In this week's Verdigris blog Laurel Brunner reflects on how the growing number of digital printing technologies calls for a new approach to recyclability.
One of the biggest problems for makers of paper based on recycled printed matter is quality, meaning cleanliness. Ensuring that the waste paper entering the recycling stream is sufficiently uncontaminated for use as a raw material for new products is hard.
Generally pulp and paper mills rely on a test procedure to check that the inks and coatings on a batch of printed matter can be removed, prior to processing. This is one of the basics of quality assurance in this sector.
That works fine for standard inks, but ink recipes, coatings and curing processes keep on changing. Innovations such as UV curing and the preference for more exotic coatings for prints, mean that new approaches to testing and preparing printed matter for recycling are needed. Paper mills have introduced new processes for prints that may be difficult to clean.
But this can make batch processing harder. It requires sorting of the materials to turn them into new graphic papers or downcycle them for cardboard, eggboxes and the like. As waste paper volumes rise along with printing innovations, the need for new approaches to their processing becomes more acute.
Nippon Paper Industries has recently filed a European patent that uses light to separate prints that are easily deinked, from those that are not. It provides a means of quickly sorting printed matter to single out the materials that are suitable as raw materials for recycled paper products.
They are identified using light and measuring the light that gets reflected. Depending on the amount of light that is soaked up by the printed matter, the material will be routed for different processing methods.
Nippon Paper's patent allows for waste paper to be sorted so that the material that is suitable for new high quality papers can be separated from the dross. This solves the problem of pulp pollution from printed papers that have been UV cured or coated with resin films.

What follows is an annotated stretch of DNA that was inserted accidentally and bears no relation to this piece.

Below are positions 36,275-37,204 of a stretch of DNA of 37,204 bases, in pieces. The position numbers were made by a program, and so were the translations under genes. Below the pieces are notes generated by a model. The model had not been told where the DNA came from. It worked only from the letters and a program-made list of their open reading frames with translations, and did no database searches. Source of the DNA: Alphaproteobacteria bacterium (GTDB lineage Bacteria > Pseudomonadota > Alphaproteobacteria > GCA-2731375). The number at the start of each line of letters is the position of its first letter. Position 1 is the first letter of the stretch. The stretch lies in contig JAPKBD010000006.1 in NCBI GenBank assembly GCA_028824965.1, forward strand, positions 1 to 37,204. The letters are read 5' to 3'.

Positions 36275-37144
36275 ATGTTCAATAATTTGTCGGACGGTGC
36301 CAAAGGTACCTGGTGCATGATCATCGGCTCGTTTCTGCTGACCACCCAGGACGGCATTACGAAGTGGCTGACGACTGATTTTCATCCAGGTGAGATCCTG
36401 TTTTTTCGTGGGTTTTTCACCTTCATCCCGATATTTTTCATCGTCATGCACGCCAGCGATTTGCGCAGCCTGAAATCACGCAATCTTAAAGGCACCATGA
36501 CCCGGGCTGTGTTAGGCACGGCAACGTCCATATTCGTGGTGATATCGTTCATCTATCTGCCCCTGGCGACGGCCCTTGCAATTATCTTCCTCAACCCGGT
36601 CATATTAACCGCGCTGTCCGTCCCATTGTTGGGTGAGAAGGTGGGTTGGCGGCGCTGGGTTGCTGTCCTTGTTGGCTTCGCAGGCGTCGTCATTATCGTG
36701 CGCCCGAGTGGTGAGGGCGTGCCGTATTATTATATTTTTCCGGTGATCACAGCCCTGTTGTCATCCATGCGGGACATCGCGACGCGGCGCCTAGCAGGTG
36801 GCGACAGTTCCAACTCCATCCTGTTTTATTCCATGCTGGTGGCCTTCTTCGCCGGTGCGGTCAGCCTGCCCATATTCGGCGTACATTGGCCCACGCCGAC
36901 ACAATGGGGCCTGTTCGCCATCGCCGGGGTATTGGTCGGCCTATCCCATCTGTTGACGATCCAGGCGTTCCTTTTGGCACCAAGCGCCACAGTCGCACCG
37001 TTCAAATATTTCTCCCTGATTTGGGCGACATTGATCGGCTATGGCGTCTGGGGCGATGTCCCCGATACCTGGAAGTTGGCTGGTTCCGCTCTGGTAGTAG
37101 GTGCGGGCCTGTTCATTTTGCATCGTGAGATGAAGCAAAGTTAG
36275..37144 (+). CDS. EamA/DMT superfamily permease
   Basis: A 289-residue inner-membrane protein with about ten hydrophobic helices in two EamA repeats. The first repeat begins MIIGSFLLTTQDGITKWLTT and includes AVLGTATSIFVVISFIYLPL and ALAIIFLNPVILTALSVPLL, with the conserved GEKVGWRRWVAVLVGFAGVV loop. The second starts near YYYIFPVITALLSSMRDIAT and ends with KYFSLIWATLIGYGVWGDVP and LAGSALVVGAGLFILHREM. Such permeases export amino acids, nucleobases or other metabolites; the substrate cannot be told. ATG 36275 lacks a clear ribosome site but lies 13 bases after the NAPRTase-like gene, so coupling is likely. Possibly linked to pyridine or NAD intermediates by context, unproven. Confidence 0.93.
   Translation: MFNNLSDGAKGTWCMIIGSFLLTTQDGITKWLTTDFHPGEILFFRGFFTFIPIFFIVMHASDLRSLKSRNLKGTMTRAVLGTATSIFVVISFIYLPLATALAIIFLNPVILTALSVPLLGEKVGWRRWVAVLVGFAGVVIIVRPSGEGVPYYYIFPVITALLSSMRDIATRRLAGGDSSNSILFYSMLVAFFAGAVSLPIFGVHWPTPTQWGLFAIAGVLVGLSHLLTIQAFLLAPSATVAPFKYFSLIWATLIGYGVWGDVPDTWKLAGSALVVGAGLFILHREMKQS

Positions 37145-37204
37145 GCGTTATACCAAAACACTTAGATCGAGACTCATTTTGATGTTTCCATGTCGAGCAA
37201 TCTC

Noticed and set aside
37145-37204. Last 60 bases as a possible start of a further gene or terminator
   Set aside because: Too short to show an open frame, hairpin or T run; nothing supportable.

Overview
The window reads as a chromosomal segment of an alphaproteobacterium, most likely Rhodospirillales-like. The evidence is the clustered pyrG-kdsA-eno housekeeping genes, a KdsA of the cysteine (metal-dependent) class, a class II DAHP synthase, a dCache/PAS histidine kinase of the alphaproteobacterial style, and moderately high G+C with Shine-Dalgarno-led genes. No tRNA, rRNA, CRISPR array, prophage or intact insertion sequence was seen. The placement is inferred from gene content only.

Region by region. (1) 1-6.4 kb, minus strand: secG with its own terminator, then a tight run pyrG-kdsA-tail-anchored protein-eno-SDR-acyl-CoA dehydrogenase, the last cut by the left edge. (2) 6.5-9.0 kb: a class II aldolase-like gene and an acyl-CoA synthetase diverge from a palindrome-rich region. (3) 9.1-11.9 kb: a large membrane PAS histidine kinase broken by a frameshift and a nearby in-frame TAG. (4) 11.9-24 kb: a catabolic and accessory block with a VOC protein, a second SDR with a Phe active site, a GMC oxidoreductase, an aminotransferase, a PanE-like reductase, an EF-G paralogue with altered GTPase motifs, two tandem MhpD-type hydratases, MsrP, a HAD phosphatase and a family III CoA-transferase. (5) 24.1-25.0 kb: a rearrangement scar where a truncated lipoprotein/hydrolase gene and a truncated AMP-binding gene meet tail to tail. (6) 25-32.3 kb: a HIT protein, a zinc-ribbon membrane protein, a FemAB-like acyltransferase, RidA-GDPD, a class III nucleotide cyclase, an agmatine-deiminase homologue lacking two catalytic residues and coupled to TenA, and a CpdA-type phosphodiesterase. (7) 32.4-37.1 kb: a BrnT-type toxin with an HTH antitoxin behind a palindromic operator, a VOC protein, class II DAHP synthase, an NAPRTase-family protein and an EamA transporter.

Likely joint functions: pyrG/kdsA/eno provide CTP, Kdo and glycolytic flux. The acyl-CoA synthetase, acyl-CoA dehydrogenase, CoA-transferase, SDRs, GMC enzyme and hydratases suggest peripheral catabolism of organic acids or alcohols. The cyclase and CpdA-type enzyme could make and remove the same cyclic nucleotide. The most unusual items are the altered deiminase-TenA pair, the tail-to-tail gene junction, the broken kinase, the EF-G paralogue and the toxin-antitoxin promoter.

If they find their way into the production of new papers either intense mechanical processes of lots of chemicals are required to maintain quality. This can cause deterioration in the paper fibres and add costs which paper makers want to avoid.
Treating hard to recycle prints as rejects essentially removes them from the recycling supply chain. The Nippon Paper patent proposes a way to sort the raw material into different categories based on their suitability for deinking. We look forward to learning more about how this will be implemented.
Source: This article was produced by the Verdigris project, an industry initiative intended to raise awareness of print’s positive environmental impact. This commentary helps printing companies keep up to date with environmental standards, and how environmentally friendly business management can help improve their bottom lines. Verdigris is supported by the following companies: Agfa Graphics, Spindrift.click, EFI, FESPA, HP, Kodak, Kornit Digital, Ricoh, Splash PR, Unity Publishing and Xeikon.
by Laurel Brunner